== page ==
Monday, 22 July 2013

PC Solutions. It’s a scam.

They are multiple dialling, probably using Skype. The first tell-tale indication that PC Solutions (or an ‘accredited Microsoft engineer’ from ‘"Microsoft Windows Support’) are phoning you on your landline is a pause, followed by an Asian voice asking if they are speaking to whatever name they’ve got on their database. They are criminals based in Calcutta: how they compile their database is anyone's guess. They tell you that your computer has a virus or that it is running slowly.

Of course your computer is running slower than when you bought it, brand new with little software or data loaded. Not to mention BT's bandwidth restrictions, copper cables, distance from the nearest exchange and your neighbours downloading porn. That five year-old car outside hasn't exactly got the horse-power it had when you bought it.

Unless they installed the virus themselves, it is not possible for anyone to know that your computer has a virus.

I’ve listed the most effective responses I've used so far, effective in the sense PC Solutions hang up quickly. Which is what you should do really, but if you’ve got time on your hands, try one of these responses. Be warned - they start using you for training purposes! One unwanted call from these scamsters is more than enough. Google 'PC Solutions' or whatever name they are using. The word ‘scam’ will never appear so many times on a search page again. Tell them that what they are trying to do is disgraceful but be prepared for abuse!

“I have no computer.”
“I only use Macs.”
“I have been feeling under the weather recently. What sort of virus do you think I have?”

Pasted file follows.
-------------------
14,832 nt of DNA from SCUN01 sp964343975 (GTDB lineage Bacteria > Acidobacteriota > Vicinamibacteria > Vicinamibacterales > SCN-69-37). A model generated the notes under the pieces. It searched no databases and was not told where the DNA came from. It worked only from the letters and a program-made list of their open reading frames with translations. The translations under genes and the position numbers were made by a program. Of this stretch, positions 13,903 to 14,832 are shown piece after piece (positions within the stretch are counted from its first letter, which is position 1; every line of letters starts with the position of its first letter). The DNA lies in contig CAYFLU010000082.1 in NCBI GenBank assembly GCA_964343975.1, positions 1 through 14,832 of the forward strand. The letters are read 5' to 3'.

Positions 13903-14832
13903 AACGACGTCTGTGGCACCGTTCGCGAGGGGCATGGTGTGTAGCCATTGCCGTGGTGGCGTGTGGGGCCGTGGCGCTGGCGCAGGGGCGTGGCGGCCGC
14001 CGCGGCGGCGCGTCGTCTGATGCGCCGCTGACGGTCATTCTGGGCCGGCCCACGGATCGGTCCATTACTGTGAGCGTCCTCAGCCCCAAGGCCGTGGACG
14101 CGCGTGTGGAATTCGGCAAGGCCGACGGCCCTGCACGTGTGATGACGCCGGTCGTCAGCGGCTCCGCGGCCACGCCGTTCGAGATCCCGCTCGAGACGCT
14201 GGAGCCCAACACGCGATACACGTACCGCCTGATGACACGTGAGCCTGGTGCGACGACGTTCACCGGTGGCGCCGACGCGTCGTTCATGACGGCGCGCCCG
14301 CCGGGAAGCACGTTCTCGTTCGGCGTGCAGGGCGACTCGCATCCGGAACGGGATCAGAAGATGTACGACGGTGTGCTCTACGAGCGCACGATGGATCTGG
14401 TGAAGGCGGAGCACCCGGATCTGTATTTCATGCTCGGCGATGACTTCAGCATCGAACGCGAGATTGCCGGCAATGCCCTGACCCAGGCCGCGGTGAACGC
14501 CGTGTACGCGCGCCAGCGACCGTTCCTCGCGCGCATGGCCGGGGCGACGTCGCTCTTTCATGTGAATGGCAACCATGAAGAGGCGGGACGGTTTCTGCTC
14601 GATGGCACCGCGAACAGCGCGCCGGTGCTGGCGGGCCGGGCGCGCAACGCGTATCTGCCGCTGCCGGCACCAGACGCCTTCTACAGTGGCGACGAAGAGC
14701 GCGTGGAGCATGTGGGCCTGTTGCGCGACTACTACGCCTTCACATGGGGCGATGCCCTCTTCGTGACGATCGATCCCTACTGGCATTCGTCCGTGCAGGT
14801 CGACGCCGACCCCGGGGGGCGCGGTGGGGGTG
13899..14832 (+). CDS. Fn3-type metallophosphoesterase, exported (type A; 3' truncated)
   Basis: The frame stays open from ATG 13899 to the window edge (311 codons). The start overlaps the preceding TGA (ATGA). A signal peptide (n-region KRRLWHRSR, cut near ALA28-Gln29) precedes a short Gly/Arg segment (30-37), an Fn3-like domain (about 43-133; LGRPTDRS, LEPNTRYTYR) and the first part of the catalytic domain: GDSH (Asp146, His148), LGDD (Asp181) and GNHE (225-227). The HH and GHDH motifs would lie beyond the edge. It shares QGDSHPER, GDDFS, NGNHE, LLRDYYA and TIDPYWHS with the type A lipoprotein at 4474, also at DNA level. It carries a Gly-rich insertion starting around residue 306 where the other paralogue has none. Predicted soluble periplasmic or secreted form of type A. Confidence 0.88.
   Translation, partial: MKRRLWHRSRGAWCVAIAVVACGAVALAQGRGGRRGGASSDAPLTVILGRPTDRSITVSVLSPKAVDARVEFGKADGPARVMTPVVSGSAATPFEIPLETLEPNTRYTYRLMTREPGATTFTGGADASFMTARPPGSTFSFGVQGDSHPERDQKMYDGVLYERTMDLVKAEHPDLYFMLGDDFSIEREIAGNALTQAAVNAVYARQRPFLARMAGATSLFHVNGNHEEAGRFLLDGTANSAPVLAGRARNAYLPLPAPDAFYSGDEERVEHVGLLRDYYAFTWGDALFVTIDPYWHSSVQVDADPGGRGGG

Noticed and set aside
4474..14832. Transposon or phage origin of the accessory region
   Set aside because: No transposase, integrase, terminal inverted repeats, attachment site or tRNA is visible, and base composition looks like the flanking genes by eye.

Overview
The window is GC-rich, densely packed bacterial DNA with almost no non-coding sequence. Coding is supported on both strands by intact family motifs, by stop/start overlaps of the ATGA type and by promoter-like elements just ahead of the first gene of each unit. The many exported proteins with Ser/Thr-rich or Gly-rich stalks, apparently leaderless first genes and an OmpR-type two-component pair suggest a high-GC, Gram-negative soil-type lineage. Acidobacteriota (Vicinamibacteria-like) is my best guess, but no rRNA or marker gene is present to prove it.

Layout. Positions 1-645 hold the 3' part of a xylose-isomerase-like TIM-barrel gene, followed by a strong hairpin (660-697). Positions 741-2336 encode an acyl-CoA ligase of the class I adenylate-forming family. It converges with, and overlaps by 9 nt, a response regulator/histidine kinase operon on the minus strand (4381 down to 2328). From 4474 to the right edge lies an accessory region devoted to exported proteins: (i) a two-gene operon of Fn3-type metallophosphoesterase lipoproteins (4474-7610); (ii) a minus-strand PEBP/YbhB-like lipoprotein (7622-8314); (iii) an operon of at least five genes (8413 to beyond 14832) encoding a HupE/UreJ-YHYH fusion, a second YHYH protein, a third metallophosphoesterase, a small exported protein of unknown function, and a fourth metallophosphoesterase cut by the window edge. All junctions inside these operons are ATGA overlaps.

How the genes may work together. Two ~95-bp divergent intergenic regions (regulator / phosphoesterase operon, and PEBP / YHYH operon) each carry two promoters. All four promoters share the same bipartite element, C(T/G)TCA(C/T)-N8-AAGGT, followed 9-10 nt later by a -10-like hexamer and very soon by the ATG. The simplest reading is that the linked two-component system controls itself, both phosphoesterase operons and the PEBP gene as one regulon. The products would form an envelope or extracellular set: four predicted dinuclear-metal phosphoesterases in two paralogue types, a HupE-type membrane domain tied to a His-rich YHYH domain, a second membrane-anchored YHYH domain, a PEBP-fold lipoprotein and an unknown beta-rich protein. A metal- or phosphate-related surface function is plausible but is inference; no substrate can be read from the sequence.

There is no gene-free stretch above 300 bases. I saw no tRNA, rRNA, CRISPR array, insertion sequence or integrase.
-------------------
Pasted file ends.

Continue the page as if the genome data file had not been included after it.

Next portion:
“Bank details? My name is Evenue. Initial? R. My bank account details are.. Sort code..” (You'll need Inland Revenue bank details for the last response.)

They will ask you to press the Windows button, then ‘Start Run’ and ‘Prefetch’. Don’t do it.  They want computer users to look at a program called Event Viewer - a standard part of the Windows operating system. Event Viewer displays logs of events occurring on the computer - sometimes with the label "Warning" or "Error" – which in fact have no significance to the smooth running of the computer. The caller would then say that these warnings are due to 'viruses', that they had been alerted to them remotely, and they can fix them. They will then use a remote log-in program to appear to 'fix' the computer.

The purpose of this unsolicited call is to trick people into installing malicious software on their computer. They want to take control of a victim’s computer and adjust settings in order to leave the computer vulnerable. They will request credit card information so that cybercriminals can bill for services. These are 'boiler-room tactics' aimed at getting you to take out multi-year contracts, indeed aimed at the vulnerable and gullible. This is unfair and deceptive commercial practice. It is illegal to cold-call numbers signed up to Telephone Preference, not that it stops, for example, cold-callers claiming 'This is not a sales call', asking 'Would you take part in a short survey?'.
If you, or someone you know, falls victim to PC Solution's scam, then do three things:
1) Contact your card issuer and get the transaction reversed.
2) Report what happened to Action Fraud, the UK's national fraud reporting centre. It has its     own page on Microsoft-related scams, as does Microsoft itself.
3) Contact the police and get a crime number.